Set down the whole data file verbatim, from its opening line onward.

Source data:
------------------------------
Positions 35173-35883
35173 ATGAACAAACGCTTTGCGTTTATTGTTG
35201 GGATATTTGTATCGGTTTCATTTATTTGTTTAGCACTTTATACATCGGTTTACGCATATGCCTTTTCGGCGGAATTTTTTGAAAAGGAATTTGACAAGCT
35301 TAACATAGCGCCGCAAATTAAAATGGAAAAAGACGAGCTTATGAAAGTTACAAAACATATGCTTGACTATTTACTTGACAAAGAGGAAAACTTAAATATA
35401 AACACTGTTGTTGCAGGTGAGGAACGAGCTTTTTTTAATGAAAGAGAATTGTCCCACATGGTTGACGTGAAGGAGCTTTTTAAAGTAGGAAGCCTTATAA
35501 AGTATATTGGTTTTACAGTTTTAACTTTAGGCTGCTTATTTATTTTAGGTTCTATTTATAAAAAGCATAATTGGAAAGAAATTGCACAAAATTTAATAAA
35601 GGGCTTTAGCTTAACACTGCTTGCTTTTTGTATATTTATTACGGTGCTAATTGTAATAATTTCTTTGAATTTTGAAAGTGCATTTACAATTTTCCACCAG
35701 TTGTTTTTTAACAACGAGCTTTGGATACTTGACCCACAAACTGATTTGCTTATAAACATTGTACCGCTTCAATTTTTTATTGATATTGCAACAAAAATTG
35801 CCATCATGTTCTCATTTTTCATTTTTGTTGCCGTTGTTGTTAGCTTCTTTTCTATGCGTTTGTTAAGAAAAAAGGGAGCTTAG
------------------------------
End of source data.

Positions 35173-35883
35173 ATGAACAAACGCTTTGCGTTTATTGTTG
35201 GGATATTTGTATCGGTTTCATTTATTTGTTTAGCACTTTATACATCGGTTTACGCATATGCCTTTTCGGCGGAATTTTTTGAAAAGGAATTTGACAAGCT
35301 TAACATAGCGCCGCAAATTAAAATGGAAAAAGACGAGCTTATGAAAGTTACAAAACATATGCTTGACTATTTACTTGACAAAGAGGAAAACTTAAATATA
35401 AACACTGTTGTTGCAGGTGAGGAACGAGCTTTTTTTAATGAAAGAGAATTGTCCCACATGGTTGACGTGAAGGAGCTTTTTAAAGTAGGAAGCCTTATAA
35501 AGTATATTGGTTTTACAGTTTTAACTTTAGGCTGCTTATTTATTTTAGGTTCTATTTATAAAAAGCATAATTGGAAAGAAATTGCACAAAATTTAATAAA
35601 GGGCTTTAGCTTAACACTGCTTGCTTTTTGTATATTTATTACGGTGCTAATTGTAATAATTTCTTTGAATTTTGAAAGTGCATTTACAATTTTCCACCAG
35701 TTGTTTTTTAACAACGAGCTTTGGATACTTGACCCACAAACTGATTTGCTTATAAACATTGTACCGCTTCAATTTTTTATTGATATTGCAACAAAAATTG
35801 CCATCATGTTCTCATTTTTCATTTTTGTTGCCGTTGTTGTTAGCTTCTTTTCTATGCGTTTGTTAAGAAAAAAGGGAGCTTAG